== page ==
Defense

December 10, 2012

Space launch vehicle core purchases balance needs with lower cost, competition

Purchasing core elements used to launch 28 rockets into space for National Security Space missions is the focus of negotiations between the Air Force and United Launch Alliance to establish a requirements contract, according to Defense Under Secretary Frank Kendall.

The plan is to procure 36 Evolved Expendable Launch Vehicle cores over a five-year period, beginning in Fiscal Year 2013, according to a memo from Kendall to Secretary of the Air Force Michael B. Donley. Kendall is the under secretary for acquisition, technology and logistics.

According to Donley, the purpose of the space launch acquisition is to balance operational needs with lowering launch costs and foster competition.

“Our fundamental priorities are to be good stewards of the American taxpayer and control cost growth through further competition,” said Donley. “We will continue to work with potential new entrants as they progress toward certification, all the while maintaining mission assurance.” Donley added that the Air Force will achieve these goals through launching national security satellites like GPS and other critical military missions.

A core is defined as the basic cylindrical unit of the rocket used to launch a payload into space. Some payloads require three cores combined together in a “heavy lift” configuration to reach the prescribed orbit. The 36 launch vehicle cores represent a total of 28 launches, including 24 single core launches and four requiring the “heavy lift” configuration.

This space launch acquisition approach is based on the United Launch Alliance response to the Air Force’s March 2012 request for proposal, a new entrant independent assessment, and an assessment of space vehicle deliveries.

“We made an informed decision based on criteria to the Congress about a year ago,” said Scott Correll, Air Force Program Executive for Space Launch. “This acquisition decision provides the best balance between operational requirements, budget and enabling a competitive environment. It also allows us to reduce costs while maintaining our focus on the warfighter and delivering 100 percent mission success.

 




All of this week's top headlines to your email every Friday.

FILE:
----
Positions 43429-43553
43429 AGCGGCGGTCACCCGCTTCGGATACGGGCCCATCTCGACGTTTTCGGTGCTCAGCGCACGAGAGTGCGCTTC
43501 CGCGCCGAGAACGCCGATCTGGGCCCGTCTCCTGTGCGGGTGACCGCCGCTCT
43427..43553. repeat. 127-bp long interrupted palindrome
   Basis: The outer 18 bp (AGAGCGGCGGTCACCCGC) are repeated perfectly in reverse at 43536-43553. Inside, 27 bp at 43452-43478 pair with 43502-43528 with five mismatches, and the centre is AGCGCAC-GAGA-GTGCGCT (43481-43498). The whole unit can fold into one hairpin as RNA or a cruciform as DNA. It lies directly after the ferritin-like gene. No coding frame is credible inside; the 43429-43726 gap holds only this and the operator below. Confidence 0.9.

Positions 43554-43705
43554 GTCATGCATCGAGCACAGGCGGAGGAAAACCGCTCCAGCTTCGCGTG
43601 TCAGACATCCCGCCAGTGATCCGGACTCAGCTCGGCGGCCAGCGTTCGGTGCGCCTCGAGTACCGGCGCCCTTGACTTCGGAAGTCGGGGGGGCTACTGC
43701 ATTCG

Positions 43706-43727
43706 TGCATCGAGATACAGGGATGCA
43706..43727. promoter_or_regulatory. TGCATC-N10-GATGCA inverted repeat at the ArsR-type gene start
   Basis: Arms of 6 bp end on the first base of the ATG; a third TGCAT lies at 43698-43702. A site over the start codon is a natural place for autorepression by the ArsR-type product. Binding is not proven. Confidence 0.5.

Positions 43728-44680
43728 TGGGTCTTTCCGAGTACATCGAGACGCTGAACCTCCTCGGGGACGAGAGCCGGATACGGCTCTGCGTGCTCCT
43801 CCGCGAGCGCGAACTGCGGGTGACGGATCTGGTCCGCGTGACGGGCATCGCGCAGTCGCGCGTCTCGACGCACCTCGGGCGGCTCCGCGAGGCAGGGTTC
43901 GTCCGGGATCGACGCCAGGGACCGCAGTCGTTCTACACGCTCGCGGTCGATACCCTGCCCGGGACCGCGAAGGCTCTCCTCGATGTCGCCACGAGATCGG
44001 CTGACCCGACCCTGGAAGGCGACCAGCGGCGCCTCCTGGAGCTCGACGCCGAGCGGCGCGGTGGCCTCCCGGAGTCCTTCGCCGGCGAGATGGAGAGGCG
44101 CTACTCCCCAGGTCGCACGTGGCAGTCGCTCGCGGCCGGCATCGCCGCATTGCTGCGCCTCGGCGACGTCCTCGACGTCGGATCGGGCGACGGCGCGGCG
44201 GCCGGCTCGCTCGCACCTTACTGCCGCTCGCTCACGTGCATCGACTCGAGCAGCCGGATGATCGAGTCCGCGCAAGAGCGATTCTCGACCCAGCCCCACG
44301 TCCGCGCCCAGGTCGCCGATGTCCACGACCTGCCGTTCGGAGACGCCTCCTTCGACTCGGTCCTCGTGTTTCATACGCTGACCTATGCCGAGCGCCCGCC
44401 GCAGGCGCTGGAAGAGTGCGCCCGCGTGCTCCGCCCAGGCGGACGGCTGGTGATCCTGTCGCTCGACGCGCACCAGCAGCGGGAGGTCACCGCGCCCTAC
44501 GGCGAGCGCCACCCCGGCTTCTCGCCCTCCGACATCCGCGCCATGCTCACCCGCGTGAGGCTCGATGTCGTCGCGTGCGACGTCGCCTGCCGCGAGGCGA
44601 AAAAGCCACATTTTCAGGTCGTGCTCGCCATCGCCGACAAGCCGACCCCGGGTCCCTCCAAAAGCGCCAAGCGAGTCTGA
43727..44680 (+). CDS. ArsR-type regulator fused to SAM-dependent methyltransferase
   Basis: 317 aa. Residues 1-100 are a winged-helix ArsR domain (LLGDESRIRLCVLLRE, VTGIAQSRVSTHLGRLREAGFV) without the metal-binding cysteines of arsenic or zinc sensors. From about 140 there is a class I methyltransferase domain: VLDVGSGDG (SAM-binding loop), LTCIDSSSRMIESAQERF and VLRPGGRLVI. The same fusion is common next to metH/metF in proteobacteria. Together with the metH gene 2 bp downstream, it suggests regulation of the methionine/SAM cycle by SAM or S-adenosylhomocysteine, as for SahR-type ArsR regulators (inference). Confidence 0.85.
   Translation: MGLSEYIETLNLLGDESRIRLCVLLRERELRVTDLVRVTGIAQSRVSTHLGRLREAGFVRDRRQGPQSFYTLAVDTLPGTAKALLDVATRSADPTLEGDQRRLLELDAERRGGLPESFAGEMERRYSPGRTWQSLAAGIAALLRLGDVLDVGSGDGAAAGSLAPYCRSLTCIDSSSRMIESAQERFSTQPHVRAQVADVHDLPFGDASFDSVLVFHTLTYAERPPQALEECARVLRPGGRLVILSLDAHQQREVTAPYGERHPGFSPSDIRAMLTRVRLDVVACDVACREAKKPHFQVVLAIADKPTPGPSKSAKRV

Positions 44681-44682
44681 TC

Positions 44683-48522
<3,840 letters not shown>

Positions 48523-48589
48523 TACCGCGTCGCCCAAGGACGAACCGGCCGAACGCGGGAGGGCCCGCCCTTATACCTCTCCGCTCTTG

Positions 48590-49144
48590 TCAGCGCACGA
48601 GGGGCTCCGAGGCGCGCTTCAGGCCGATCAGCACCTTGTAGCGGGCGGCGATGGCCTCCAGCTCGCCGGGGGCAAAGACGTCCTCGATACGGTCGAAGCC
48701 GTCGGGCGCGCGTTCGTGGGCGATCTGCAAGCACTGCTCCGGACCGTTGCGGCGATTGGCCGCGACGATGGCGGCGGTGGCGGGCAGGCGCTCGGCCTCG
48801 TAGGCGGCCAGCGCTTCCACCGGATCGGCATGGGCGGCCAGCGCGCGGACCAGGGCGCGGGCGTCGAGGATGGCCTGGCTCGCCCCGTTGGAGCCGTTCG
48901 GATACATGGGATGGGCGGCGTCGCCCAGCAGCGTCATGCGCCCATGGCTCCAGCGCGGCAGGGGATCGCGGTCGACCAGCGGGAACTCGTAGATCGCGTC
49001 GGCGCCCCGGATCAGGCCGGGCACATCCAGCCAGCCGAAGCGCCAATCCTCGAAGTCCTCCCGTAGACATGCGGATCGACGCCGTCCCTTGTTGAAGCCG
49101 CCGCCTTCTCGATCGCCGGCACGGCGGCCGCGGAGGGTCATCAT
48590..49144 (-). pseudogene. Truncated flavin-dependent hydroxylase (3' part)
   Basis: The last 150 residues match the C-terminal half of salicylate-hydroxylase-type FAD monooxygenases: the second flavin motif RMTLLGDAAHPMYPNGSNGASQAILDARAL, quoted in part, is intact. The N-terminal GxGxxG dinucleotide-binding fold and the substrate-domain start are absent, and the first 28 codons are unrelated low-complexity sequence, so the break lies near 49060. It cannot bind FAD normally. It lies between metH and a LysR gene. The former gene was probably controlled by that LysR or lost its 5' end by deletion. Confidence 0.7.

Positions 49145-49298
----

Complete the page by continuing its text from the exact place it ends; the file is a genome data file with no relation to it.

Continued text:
navy-china

USS Fort Worth conducts CUES with Chinese Navy

The littoral combat ship USS Fort Worth (LCS 3) practiced the Code for Unplanned Encounters at Sea (CUES) with the People’s Liberation Army-Navy Jiangkai II frigate Hengshui (FFG 572) Feb. 23 enhancing the professional ma...
 
 

AEGIS tracks, simulates engagement of three short-range ballistic missiles

The Missile Defense Agency and sailors aboard the guided-missile destroyers USS Carney (DDG 64), USS Gonzalez (DDG 66), and USS Barry (DDG 52) successfully completed a flight test involving the Aegis Ballistic Missile Defense weapon system. At approximately 2:30 a.m., EST, Feb. 26, three short-range ballistic missile targets were launched near simultaneously from NASA’s Wallops...
 
 

DOD seeks novel ideas to shape its technological future

The Defense Department is seeking novel ideas to shape its future, and officials are looking to industry, small business, academia, start-ups, the public – anyone, really – to boost its ability to prevail against adversaries whose access to technology grows daily. The program, called the Long-Range Research and Development Plan, or LRRDP, began with an...
 

 

Air Force places 18 A-10 aircraft into ‘Backup Status’

The Air Force, with congressional authorization, will convert 18 primary combat-coded A-10 Thunderbolt II aircraft from active units and place them into Backup-Aircraft Inventory status with the possibility to convert another 18 at a later date in fiscal year 2015. The secretary of Defense has authorized the Air Force to place up to a total...
 
 

AFRL shape-changing materials make form a function

Air Force Research Laboratory research is shaping the future of aerospace. Through research into soft materials called liquid crystal elastomers, AFRL scientists have developed a method to locally program the mechanical response in polymer sheets without the use of actuators and traditional mechanical parts. This research (sponsored by the Air Force Office of Scientific Research)...
 
 
Sensor Concepts Inc. photograph

Air Force Research Labís handheld imaging tool expands aircraft inspection capability

Sensor Concepts Inc. photograph An operator demonstrates the portability of the handheld imaging tool. The technology provides maintainers the ability to evaluate aircraft in the field to ensure mission-readiness. When pilots c...
 




0 Comments


Be the first to comment!


Leave a Reply

Your email address will not be published. Required fields are marked *

You may use these HTML tags and attributes: <a href="" title=""> <abbr title=""> <acronym title=""> <b> <blockquote cite=""> <cite> <code> <del datetime=""> <em> <i> <q cite=""> <strike> <strong>